Which Jörg Widmann (Advanced Certificate ’95, clarinet) would you like to meet? The prolific artist who appears on Bachtrack.com’s list of the top 10 most frequently performed living composers for 2019 (alongside figures like Philip Glass and John Adams)? The virtuoso clarinetist who has inspired numerous new compositions? The conductor of major international orchestras? The erudite lecturer? The teacher and mentor of young musicians?
“The year I spent as a student at Juilliard was such an important one for me,” the 46-year-old Widmann recalled in a recent phone conversation. “I hardly composed a note, but that time changed my perception of life, of the world, and of myself a lot.” A quarter century on from when he performed within its ranks, Widmann is coming back to spend time with the Juilliard Orchestra—he’ll conduct its March 27 concert as part of his yearlong residency at Carnegie Hall. As part of the residency, this multifaceted artist’s compositions are being featured on programs by several orchestras and ensembles; the residency also includes engagements conducting and playing clarinet and a series of lectures reflecting on his relationship to the musical past.
Widmann has long since found a way to balance the demands of such versatility while producing new works across the spectrum, from pathbreaking string quartets and ingenious orchestral pieces to his ambitious, polystylistic opera Babylon (which he revised for the Berlin Staatsoper last season). Yet one new component of the residency is the opportunity to reconnect with the institution that left such a significant mark on him as a student. “It means a lot for me to work with the Juilliard Orchestra,” he says. “I have so many memories of playing in it. And we have a tough but beautiful program to play.”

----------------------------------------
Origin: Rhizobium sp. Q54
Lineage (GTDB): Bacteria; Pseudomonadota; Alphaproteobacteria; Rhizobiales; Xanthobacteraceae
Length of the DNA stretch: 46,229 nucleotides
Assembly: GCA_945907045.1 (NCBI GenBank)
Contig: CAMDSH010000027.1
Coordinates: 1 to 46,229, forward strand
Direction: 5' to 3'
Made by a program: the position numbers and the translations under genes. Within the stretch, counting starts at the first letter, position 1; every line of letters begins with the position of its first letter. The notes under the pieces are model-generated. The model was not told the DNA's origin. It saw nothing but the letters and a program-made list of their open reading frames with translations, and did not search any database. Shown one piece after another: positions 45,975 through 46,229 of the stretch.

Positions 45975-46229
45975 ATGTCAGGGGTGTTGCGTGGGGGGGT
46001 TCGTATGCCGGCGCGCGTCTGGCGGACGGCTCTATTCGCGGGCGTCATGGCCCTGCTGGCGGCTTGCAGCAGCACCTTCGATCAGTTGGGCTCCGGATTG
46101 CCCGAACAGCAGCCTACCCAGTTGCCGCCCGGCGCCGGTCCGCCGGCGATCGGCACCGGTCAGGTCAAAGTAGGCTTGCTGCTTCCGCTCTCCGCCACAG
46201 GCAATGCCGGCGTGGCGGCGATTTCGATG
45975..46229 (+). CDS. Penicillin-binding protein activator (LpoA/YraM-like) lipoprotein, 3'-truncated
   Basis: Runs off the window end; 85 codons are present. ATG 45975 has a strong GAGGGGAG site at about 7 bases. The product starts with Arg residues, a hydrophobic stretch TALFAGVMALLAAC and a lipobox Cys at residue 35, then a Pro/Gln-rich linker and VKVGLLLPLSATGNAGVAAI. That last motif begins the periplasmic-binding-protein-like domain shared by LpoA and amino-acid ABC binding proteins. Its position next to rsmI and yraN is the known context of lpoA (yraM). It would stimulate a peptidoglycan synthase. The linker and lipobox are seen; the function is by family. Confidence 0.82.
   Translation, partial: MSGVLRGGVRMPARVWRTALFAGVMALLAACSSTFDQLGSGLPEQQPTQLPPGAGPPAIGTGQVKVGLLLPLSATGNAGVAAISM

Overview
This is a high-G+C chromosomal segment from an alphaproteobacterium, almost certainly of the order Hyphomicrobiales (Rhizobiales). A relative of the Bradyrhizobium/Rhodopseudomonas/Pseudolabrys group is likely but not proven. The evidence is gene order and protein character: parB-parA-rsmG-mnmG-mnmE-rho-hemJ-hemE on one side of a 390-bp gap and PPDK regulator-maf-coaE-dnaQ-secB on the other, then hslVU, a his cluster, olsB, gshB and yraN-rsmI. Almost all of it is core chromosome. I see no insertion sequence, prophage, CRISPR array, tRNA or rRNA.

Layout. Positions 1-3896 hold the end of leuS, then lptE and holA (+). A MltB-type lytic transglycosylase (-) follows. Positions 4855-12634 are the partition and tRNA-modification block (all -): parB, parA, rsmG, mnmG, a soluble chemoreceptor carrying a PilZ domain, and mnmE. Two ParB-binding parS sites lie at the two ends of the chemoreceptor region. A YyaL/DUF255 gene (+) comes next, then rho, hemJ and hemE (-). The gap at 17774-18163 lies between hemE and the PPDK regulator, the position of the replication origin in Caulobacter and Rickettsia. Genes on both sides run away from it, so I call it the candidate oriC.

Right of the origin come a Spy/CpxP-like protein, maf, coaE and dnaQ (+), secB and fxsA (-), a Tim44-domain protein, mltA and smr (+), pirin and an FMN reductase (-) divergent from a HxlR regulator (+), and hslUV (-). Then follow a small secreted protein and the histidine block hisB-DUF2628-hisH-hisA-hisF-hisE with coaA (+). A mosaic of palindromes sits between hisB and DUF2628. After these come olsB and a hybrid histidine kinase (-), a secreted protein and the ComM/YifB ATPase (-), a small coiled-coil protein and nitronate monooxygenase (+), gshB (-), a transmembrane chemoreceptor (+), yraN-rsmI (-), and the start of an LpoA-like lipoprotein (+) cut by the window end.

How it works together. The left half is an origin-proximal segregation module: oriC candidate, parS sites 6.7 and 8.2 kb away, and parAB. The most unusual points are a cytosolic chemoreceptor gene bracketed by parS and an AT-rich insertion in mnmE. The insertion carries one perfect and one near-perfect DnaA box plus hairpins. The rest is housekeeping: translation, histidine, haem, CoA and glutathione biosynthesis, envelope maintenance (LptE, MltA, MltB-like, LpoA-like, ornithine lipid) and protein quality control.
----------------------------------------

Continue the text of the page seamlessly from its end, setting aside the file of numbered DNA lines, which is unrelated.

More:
One item Widmann programmed for the concert—Mendelssohn’s Hebrides Overture—was the first piece he played in the Juilliard Orchestra, in 1994. “I love that music, but I also wanted to include it because I am almost sentimental about it for that reason.” By the time he arrived at Juilliard, Widmann had studied clarinet for over a decade in his native Munich. Enchanted by the joy of improvising on his instrument, he was soon bitten by the composition bug as well, starting formal training at 11. (Hans Werner Henze and Wolfgang Rihm were among his composition mentors.)
At Juilliard, Widmann continued his clarinet studies with Charles Neidich (faculty 1989–present) and took classes with David Diamond (faculty 1973–97) that were an important inspiration for his later compositional thinking.Diamond was “a wonderful teacher and opened the doors to masterworks of the 20th century for me in a way I had never understood before,” he said.
Widmann’s conducting career is the most recently developed of these tracks. He made his podium debut in 2009 leading a theatrical piece he wrote with the artist Anselm Kiefer for the Opéra Bastille in Paris, Am Anfang (In the Beginning). But Widmann refuses to regard these various activities as separate silos—composing and performing (whether with the baton or on clarinet) are merely different modes of musicianship.